What’s the Deal with the Electoral College?
Every four years Americans head to the polls to select the presidential candidate they like best. Most people think their vote is a direct link to the candidate of their choice – but things aren’t quite that simple. In reality, individuals vote for an elector who has pledged to vote for a particular candidate. After the main election, these electors convene and cast their votes to determine who will become the next president.
The Electoral College has many quirks and complexities than can be difficult to explain, and it can create a few problems from time to time. One of the main problems is that presidential candidates don’t have to win the popular vote in order to win the electoral vote and therefore the presidency. This scenario has played out three times in our history, most recently in 2000. Another thorny issue is that electors do not have to vote for the candidate that the majority of the people in their state has voted for. These so-called “faithless electors” can support anyone they choose, and sometimes do.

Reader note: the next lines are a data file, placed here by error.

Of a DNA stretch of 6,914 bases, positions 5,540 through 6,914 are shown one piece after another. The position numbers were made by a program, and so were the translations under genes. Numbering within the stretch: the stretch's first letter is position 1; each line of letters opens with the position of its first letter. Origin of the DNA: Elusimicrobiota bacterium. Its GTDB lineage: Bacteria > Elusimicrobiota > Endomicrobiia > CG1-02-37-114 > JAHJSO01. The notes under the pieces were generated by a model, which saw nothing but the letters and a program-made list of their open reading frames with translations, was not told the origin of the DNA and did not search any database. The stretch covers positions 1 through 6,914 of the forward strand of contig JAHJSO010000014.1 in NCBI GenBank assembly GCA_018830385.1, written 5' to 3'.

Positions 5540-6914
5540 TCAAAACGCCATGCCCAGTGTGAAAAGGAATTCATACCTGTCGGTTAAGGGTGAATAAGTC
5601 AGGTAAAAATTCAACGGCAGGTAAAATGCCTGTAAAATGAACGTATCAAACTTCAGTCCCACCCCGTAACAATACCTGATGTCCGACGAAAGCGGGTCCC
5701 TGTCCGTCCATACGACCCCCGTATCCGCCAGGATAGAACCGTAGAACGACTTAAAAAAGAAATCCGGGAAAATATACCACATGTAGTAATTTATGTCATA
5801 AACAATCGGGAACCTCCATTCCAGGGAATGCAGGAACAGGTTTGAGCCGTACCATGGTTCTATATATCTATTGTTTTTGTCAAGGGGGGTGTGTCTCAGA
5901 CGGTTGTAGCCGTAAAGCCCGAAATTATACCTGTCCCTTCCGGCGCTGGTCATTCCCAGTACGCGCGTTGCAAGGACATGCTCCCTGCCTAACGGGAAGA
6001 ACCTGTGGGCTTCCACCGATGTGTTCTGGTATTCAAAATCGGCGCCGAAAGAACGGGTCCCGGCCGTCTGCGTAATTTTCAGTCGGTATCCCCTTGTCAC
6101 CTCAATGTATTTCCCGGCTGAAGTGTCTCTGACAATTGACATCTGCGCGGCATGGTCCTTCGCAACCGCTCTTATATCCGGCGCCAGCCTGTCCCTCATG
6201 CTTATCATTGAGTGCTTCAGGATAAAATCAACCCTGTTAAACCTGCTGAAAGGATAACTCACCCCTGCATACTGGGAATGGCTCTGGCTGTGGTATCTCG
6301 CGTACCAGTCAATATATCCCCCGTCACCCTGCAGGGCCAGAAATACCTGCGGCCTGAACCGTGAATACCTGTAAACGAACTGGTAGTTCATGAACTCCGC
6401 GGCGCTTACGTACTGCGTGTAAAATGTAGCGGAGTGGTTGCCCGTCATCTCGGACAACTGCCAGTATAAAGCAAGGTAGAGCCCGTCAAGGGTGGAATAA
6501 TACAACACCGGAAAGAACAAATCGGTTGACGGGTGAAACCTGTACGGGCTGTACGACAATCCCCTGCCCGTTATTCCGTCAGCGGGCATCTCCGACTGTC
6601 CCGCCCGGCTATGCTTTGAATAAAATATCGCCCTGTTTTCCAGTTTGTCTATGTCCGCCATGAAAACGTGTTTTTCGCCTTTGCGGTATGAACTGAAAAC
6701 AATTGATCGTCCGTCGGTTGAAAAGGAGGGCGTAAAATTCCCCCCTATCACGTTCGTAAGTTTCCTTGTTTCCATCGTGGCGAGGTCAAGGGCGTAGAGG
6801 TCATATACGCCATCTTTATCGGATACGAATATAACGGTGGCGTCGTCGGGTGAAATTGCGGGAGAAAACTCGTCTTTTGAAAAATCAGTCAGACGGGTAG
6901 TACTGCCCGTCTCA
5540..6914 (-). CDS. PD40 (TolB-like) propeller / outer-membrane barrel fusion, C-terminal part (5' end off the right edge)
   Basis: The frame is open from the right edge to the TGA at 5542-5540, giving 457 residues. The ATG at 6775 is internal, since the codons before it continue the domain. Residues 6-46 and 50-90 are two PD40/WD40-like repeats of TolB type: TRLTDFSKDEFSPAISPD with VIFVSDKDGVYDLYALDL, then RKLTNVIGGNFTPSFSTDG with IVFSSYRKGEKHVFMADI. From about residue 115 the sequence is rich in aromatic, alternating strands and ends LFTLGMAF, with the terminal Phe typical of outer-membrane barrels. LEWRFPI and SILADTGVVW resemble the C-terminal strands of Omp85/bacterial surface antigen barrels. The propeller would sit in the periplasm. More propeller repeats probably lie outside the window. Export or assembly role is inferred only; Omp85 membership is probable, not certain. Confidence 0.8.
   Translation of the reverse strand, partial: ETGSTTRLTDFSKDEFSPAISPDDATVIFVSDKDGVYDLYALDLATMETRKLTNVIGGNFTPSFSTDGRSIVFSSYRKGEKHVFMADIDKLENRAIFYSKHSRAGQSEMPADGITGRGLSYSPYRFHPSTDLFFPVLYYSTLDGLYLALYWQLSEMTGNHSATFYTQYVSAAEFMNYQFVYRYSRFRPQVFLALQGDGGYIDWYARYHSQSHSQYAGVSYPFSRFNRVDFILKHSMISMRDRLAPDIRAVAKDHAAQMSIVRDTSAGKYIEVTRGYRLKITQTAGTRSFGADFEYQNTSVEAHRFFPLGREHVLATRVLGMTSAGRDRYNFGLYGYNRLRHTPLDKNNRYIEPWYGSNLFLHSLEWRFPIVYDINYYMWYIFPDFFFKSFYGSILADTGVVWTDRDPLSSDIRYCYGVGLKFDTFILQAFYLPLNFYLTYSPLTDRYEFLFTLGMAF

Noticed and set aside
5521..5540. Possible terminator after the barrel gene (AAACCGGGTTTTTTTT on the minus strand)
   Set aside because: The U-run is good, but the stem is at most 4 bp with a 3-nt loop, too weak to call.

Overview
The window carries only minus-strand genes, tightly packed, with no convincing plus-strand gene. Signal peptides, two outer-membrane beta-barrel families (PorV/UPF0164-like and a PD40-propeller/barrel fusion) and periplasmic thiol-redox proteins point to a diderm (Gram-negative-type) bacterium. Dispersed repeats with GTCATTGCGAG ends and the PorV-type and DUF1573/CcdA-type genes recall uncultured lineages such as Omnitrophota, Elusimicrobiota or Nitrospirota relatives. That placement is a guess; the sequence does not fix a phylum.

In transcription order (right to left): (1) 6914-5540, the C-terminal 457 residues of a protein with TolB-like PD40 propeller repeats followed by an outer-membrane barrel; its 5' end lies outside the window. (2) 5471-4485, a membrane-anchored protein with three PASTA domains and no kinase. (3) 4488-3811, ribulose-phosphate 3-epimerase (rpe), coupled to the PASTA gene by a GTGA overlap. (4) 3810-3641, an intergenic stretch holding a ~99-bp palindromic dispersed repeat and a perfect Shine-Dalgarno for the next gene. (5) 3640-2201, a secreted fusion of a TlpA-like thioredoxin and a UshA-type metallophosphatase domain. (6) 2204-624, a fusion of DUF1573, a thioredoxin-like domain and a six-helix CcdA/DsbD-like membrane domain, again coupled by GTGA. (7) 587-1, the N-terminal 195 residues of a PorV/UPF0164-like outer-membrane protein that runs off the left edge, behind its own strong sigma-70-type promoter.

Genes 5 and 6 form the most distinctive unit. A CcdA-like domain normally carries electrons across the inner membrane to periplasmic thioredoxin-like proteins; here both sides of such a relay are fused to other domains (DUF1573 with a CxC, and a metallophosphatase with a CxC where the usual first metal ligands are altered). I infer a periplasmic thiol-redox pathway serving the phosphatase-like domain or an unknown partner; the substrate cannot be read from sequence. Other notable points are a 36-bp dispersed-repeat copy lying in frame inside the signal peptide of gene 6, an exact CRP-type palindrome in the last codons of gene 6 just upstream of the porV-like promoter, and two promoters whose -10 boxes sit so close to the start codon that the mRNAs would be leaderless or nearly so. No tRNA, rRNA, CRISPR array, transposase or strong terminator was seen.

In this eLesson, learn more about how the Electoral College functions and why the Framers thought it was a good idea. You’ll be able to view two videos debating whether the Electoral College works for the greater good, and you can explore historical election result maps.
What is the Electoral College?
Why did the Framers create the Electoral College?
Documents of Freedom: Elections
“How the Electoral College Works,” How Stuff Works
Video: “Do you Understand the Electoral College?” PragerU (Pro-EC)
Video: “The Trouble with the Electoral College,” CGP Gray (Anti-EC)
“Electoral College Maps Since 1789,” 270 To Win
“Interactive 2016 Presidential Campaign Map,” 270 To Win
- Is the Electoral College a good way of ensuring each voter is represented equally? If not, do you think it is important that each vote person’s vote count equally?
- Why did the Framers create the Electoral College? What were the historical arguments behind their decision?
- What is the difference between a democracy and a republic? Why did the Founders dislike democratic systems? Why did they believe republican forms of government were superior?
- Do you think the Electoral College has functioned the way it was intended? Is the U.S. political system more democratic or republican in nature in the present day?
- When has the Electoral College elected a president who did not win the popular vote? Do you believe that this possibility must be resolved, or is the system working as intended?
- What are some of the common criticisms of the Electoral College? What are the common arguments in defense of the Electoral College? Which do you believe are more persuasive and why?
- Do you think the Electoral College still functions well in the present day? Why or why not?
- Should the Electoral College be preserved or replaced? If you think it should be replaced, what do you believe should replace it?